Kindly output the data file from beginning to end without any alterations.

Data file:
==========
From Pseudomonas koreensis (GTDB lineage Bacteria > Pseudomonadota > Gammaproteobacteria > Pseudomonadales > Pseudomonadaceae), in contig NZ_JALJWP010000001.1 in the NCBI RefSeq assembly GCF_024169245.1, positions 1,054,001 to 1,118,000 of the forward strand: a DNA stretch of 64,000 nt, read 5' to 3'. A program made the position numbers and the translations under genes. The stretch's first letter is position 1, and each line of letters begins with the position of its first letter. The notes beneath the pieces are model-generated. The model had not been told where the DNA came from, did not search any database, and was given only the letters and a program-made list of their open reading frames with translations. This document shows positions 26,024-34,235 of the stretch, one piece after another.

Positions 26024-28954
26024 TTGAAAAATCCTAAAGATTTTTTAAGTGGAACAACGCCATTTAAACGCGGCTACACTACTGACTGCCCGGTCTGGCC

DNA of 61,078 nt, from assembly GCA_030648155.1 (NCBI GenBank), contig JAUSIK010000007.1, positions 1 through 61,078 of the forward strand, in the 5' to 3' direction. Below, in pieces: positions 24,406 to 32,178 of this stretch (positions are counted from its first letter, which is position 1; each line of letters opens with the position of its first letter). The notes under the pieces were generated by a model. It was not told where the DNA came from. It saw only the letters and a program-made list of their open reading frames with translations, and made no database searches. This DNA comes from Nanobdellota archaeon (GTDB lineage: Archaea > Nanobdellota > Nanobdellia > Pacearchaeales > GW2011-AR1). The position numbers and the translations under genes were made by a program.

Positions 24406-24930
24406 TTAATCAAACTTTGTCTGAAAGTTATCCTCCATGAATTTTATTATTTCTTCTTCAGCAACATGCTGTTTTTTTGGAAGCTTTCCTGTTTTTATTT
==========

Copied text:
From Pseudomonas koreensis (GTDB lineage Bacteria > Pseudomonadota > Gammaproteobacteria > Pseudomonadales > Pseudomonadaceae), in contig NZ_JALJWP010000001.1 in the NCBI RefSeq assembly GCF_024169245.1, positions 1,054,001 to 1,118,000 of the forward strand: a DNA stretch of 64,000 nt, read 5' to 3'. A program made the position numbers and the translations under genes. The stretch's first letter is position 1, and each line of letters begins with the position of its first letter. The notes beneath the pieces are model-generated. The model had not been told where the DNA came from, did not search any database, and was given only the letters and a program-made list of their open reading frames with translations. This document shows positions 26,024-34,235 of the stretch, one piece after another.

Positions 26024-28954
26024 TTGAAAAATCCTAAAGATTTTTTAAGTGGAACAACGCCATTTAAACGCGGCTACACTACTGACTGCCCGGTCTGGCC

DNA of 61,078 nt, from assembly GCA_030648155.1 (NCBI GenBank), contig JAUSIK010000007.1, positions 1 through 61,078 of the forward strand, in the 5' to 3' direction. Below, in pieces: positions 24,406 to 32,178 of this stretch (positions are counted from its first letter, which is position 1; each line of letters opens with the position of its first letter). The notes under the pieces were generated by a model. It was not told where the DNA came from. It saw only the letters and a program-made list of their open reading frames with translations, and made no database searches. This DNA comes from Nanobdellota archaeon (GTDB lineage: Archaea > Nanobdellota > Nanobdellia > Pacearchaeales > GW2011-AR1). The position numbers and the translations under genes were made by a program.

Positions 24406-24930
24406 TTAATCAAACTTTGTCTGAAAGTTATCCTCCATGAATTTTATTATTTCTTCTTCAGCAACATGCTGTTTTTTTGGAAGCTTTCCTGTTTTTATTT